The U.S. Army pulled a recruitment commercial from TV broadcasts this week after revelations that one of the featured soldiers has since been convicted of raping a 15-year-old girl, according to documents obtained by Business Insider.

Paul Szoldra, a Marine veteran and editor at Business Insider, first reported the news earlier today.

The commercial, titled “Honor,” was one in a series of 15-second spots that aired across the country in the last several weeks. The video in question aired 245 times nationwide between May 8 and May 15th, when Army officials formally pulled the spot.

While the ad has disappeared from official Army social media accounts, Task & Purpose tracked down an archived copy, which you can watch below:

The soldier in question, former Spc. Nicholas Marcum, was convicted in a general court martial and sentenced to 20 years in Fort Leavenworth for “forcible rape of a child” in September 2016, the Alaska Dispatch reported:

Marcum will be confined at the U.S. Disciplinary Barracks in Fort Leavenworth, Kansas, said Army Alaska spokesman John Pennell. The barracks is the military's only maximum-security correctional facility.

Marcum also had his military grade reduced to E-1 and was ordered to forfeit all his pay and allowances. Pennell said Marcum would be dishonorably discharged at the end of his sentence.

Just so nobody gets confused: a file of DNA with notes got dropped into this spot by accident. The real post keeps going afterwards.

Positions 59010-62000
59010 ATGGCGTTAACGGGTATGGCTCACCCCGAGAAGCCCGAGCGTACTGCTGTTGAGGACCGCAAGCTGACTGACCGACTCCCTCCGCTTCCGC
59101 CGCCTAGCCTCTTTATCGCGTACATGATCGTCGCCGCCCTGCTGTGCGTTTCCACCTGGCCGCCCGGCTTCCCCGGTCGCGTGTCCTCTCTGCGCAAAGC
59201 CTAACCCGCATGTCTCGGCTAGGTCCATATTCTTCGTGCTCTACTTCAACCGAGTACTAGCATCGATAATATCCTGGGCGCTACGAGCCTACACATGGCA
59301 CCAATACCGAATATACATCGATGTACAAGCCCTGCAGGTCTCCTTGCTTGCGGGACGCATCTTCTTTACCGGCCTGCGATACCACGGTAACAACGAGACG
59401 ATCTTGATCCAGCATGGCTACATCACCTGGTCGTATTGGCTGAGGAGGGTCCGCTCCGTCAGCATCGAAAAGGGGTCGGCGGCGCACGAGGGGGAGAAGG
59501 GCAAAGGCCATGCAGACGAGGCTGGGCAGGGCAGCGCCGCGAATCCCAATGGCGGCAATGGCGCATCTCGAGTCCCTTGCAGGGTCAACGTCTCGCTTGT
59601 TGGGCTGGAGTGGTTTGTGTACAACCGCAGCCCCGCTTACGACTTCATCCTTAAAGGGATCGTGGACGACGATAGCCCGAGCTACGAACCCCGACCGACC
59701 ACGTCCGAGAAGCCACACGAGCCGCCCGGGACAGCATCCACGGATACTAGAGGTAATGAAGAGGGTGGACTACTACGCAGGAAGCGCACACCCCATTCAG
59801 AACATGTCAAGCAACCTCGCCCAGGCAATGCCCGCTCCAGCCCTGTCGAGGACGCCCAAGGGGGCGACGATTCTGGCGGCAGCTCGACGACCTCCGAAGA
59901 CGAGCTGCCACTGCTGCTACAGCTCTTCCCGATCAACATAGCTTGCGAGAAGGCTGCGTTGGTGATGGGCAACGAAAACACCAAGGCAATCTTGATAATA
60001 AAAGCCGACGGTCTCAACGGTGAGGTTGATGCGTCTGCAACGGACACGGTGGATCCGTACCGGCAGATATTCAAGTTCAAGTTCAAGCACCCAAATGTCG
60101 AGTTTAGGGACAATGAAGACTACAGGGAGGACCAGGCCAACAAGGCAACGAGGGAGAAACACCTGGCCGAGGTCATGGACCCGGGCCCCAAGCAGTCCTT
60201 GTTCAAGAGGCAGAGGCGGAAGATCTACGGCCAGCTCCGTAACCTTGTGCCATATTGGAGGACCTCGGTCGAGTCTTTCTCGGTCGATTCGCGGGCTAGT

Marcum joined the Army in 2012, completing basic training at Fort Jackson before receiving additional training at the Army School of Music in Virginia, according to the Dispatch. Marcum reported for duty with the 9th Army Band at Fort Wainwright in Fairbanks, Alaska, later that year. 

The rape occurred in Alaska, during a visit by Marcum to the victim’s family’s home in 2012.

Army officials appeared horrified by the oversight, insisting that Marcum’s image never be used again in branch materials, according to Business Insider.

“All soldiers, civilians, and family members are vetted prior to filming in any national or local advertising effort,” Army Maj. Avon Cornelius wrote of the incident in the documents obtained by Business Insider. “However, participants are not usually vetted a second time if images are later used.”

Cornelius added: “We have put in place measures to ensure secondary vetting of images in all future productions to minimize any similar circumstance occurring again.”

Sarah Sicard contributed reporting